A landmark climate report in late 2018 explained exactly what’s at stake if the world doesn’t limit global warming to 1.5 degrees Celsius, from the total loss of coral reefs to millions of people at risk from sea level rise. Now, a new report lays out a blueprint to keep warming in check– without, as many plans do, relying on controversial nuclear power or new technologies to capture CO2 (including machines that suck carbon dioxide from the air) that haven’t yet been proven at scale. The report says it can happen for far less money than we’re currently spending to subsidize fossil fuels.
In the project, called the One Earth Climate Model, funded by the Leonardo DiCaprio Foundation’s One Earth initiative, researchers had “the ultimate goal of finding a way to keep the global temperature rise below 1.5 Celsius without resorting to geo-engineering or nuclear,” says Sven Teske, the project’s lead scientist and research director at the Institute for Sustainable Futures at the University of Technology Sydney. “The warnings from the [Intergovernmental Panel on Climate Change] and the scientific community are clear: A world that warms beyond 1.5 Celsius is not one we want to inhabit.” The world has warmed about 1 degree Celsius so far, and we’re already seeing more catastrophic wildfires and flooding. The more the world heats up, the more existential risks we face.
The researchers took a detailed, bottom-up look at the energy sector, modeling each hour of energy use through 2050 on 72 regional energy grids, studying local solar and wind data, and projecting energy demand and the need for storage. They considered three scenarios. In one, based on projections from the International Energy Agency, they looked at how the world could continue to rely heavily on fossil fuels and warm an apocalyptic 5 degrees. In another, they modeled how the world could limit warming to 2 degrees. The last scenario looked at a 1.5-degree limit.
To stay under 1.5 degrees of warming, the report says, the world needs to move quickly to renewable energy, reaching 100% renewables by 2050. By 2020, we’ll need to be phasing out an average of two coal power plants every week. Heating, cooling, and transportation will have to shift to electricity on a massive scale. Energy use will have to become much more efficient, with total demand dropping by more than a third.
The changes in the energy system–all based on currently available technology–can get the world most of the way to the 1.5-degree target. “Negative emissions,” or sucking carbon out of the air, is necessary for the rest. While other climate models include new carbon-capture technology, the researchers found that planting and protecting forests could take up enough carbon to avoid unproven solutions. Through changes in land use, particularly large-scale reforestation in tropical forests and reducing logging, it’s possible to sequester around 150 gigatons of carbon dioxide. “Forests do a much better job as natural carbon sinks–and they are an asset for our planet that should be conserved for a wealth of reasons, which is why we propose the restoration of forests and a moratorium on deforestation within this generation,” Teske says. (The report acknowledges that this solution has risks, including the possibility that increasing wildfires burn down trees, or prolonged droughts mean that soil isn’t taking up as much carbon.)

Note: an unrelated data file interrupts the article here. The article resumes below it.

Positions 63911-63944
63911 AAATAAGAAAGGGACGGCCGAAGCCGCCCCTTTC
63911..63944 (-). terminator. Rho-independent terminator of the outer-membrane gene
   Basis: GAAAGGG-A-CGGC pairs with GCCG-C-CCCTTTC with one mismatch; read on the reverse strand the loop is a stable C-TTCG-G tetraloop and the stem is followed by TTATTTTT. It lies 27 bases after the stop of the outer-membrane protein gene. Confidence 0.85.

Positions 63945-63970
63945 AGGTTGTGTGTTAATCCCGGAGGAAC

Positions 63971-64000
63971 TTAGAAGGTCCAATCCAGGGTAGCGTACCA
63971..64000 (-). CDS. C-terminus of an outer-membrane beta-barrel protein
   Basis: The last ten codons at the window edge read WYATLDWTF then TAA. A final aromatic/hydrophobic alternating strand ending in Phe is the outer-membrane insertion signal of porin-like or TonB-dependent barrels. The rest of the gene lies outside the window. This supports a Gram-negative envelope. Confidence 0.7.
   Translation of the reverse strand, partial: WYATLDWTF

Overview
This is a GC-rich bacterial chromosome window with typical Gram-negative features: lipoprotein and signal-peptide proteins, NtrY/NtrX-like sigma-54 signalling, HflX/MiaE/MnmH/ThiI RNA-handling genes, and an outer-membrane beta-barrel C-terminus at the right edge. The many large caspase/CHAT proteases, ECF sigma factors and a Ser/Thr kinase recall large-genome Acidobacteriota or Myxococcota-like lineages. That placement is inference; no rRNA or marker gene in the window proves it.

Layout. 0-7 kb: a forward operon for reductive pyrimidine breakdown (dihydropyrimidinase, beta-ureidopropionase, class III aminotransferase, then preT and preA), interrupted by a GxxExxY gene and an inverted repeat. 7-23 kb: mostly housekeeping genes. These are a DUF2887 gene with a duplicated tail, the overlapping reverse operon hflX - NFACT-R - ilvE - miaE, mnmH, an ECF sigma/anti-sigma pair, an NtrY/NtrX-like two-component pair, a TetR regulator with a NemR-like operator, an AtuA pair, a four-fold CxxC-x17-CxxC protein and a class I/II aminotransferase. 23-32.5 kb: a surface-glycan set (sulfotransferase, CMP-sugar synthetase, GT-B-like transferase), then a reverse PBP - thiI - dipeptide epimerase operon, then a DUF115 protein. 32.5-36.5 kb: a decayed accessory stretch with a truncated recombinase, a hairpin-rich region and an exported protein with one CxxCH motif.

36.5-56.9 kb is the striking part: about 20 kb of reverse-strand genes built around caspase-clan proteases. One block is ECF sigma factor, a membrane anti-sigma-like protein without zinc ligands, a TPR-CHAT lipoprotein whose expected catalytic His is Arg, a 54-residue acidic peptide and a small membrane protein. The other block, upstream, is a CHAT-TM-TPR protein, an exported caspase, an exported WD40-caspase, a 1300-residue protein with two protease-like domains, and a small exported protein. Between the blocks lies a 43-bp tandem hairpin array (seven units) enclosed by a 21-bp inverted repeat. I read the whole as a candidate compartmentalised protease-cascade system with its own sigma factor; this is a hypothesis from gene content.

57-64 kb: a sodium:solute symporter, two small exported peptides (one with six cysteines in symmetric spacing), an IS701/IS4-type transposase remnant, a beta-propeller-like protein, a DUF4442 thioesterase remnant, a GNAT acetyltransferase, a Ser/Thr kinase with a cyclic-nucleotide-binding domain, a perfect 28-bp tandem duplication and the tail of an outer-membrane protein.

A fast transition to renewable energy would also create more jobs than the business-as-usual path, the report says. By 2050, on a 1.5-degree pathway, the world would have 46.3 million energy sector jobs, versus 29.9 million in a 5-degree scenario. The transition would be expensive, with a cost of around $1.7 trillion a year. But governments currently spend an estimated $5 trillion a year to support fossil fuels, or $10 million a minute every day. Shifting to clean power could happen at a third of the cost.
The report makes it clear that it’s technically and economically possible to make the changes we need. The gap is political and social. “Staying below 1.5 Celsius is still possible, but it’s going to take radical action by governments to implement the right policy frameworks and public mobilization on an unprecedented scale if we’re to build the zero-carbon future that the world so desperately needs,” says Teske.